I have always been ethically opposed to the commericialization of breast cancer. I am uneasy about big businesses using breast cancer as a way to promote their own products, increase sales or absolve themselves of a multitude of sins. I am uneasy of many charities with very well paid CEOs who talk about “promoting awareness” but instead promote unscientific, discounted practices like breast self exams and screening mammograms for young women. I feel like the industry is more interested in their business goals than in actually helping women, and they purposefully cause women to fear their own bodies so they can make more profit.
However these opinions are often deemed antisocial — as if I don’t care about women with cancer. And so, for the most part, I’ve kept them to myself and instead read websites like “think before you pink” and “pink ribbon blues” or shared my views with close friends and family only.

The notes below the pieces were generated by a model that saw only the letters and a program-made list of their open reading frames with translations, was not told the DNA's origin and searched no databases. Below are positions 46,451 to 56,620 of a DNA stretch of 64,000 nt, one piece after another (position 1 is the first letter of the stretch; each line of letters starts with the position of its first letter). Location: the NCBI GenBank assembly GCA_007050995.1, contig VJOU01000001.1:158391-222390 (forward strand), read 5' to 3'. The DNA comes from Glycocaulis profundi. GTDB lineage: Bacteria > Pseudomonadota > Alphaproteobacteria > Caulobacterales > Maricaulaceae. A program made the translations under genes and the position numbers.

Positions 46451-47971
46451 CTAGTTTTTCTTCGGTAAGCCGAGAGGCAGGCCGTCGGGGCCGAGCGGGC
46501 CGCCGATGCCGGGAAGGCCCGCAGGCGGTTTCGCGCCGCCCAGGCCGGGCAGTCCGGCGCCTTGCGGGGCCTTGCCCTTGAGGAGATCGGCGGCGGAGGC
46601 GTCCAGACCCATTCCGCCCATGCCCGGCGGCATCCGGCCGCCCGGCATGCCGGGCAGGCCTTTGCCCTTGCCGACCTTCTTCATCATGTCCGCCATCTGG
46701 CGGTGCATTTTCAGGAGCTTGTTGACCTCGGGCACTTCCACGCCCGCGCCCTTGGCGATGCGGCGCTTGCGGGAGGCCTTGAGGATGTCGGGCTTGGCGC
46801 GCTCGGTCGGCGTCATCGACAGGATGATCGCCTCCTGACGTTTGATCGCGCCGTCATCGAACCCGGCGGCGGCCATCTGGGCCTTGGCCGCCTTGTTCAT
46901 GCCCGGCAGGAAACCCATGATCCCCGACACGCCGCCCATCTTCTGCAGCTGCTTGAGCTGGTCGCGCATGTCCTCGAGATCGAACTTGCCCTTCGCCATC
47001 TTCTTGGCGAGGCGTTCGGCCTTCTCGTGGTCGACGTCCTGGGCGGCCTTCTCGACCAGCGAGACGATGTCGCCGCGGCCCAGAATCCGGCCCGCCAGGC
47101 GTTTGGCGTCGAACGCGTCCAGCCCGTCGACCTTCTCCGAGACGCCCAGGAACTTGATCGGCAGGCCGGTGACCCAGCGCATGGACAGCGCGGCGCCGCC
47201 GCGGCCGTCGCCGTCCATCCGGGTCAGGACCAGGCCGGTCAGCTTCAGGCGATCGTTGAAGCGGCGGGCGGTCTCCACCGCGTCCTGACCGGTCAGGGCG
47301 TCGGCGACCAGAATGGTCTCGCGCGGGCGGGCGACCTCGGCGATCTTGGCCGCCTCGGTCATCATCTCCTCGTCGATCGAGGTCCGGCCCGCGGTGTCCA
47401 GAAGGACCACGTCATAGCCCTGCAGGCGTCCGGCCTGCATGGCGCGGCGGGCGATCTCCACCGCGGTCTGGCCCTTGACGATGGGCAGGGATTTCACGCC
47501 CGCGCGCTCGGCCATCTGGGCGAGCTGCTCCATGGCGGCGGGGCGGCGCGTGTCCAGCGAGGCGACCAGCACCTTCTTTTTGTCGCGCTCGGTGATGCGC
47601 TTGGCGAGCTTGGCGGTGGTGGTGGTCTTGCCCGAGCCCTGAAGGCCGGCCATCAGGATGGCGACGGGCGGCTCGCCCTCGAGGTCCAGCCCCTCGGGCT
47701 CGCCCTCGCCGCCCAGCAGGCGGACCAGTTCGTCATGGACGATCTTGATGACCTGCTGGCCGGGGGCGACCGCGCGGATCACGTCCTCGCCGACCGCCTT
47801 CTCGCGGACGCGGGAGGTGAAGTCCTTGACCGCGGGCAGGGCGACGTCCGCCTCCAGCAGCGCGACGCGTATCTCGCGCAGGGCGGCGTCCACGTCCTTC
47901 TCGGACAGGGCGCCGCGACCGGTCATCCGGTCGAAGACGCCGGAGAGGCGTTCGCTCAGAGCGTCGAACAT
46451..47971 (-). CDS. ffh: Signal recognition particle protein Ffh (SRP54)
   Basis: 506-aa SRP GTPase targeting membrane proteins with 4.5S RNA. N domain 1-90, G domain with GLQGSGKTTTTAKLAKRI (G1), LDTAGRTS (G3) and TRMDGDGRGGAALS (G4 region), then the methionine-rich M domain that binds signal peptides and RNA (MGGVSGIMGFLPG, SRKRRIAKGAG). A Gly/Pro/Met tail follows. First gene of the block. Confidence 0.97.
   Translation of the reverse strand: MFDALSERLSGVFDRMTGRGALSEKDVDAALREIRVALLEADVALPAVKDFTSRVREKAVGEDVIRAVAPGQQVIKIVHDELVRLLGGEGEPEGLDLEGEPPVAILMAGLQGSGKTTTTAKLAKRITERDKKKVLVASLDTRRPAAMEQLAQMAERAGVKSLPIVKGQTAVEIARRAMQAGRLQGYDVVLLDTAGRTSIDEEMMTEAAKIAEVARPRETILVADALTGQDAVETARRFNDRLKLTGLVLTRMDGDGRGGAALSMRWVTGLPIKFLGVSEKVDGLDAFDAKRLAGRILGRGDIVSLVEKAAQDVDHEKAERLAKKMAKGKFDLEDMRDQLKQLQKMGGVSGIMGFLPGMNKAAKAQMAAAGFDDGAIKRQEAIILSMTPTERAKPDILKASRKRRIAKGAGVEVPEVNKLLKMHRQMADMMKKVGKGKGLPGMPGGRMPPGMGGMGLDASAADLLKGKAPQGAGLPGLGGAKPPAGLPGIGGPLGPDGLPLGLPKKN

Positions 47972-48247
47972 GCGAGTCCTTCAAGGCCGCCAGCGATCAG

But now my mother has been diagnosed with breast cancer and I find more and more well-meaning people asking me about pink ribbon campaigns or breast cancer runs/walks etc, or trying to show their support by buying into these campaigns.
How do I acknowledge their support without encouraging these activities to which I feel ethically opposed and without sounding like I’m preaching or am just a sour bitch?
Before we open it up to Offbeat Homies to chime in on this meaty question, we’d love to know if you’ve read Barbara Ehrenreich’s book, Bright Sided, or her article for Harper’s, “Welcome to Cancerland.” She addresses both the commercialization and the infantilization of breast cancer, and you might find some great thoughts in her work.
That said, it sounds like you’ve already got plenty of thoughts — the issue you’re looking for advice on is how to share your concerns about the breast cancer industry, without looking unsupportive of actual breast cancer patients, like your mother. It seems like perhaps you could head people off at the pass, by making proactive suggestions about non-pinkwashed practical ways people could support your mother, like all the great suggestions here.
Tell us, Homies: how can Jadeite acknowledge well-intended support like pink-ribbon teddy bears, while making her concerns about pinkwashing clear?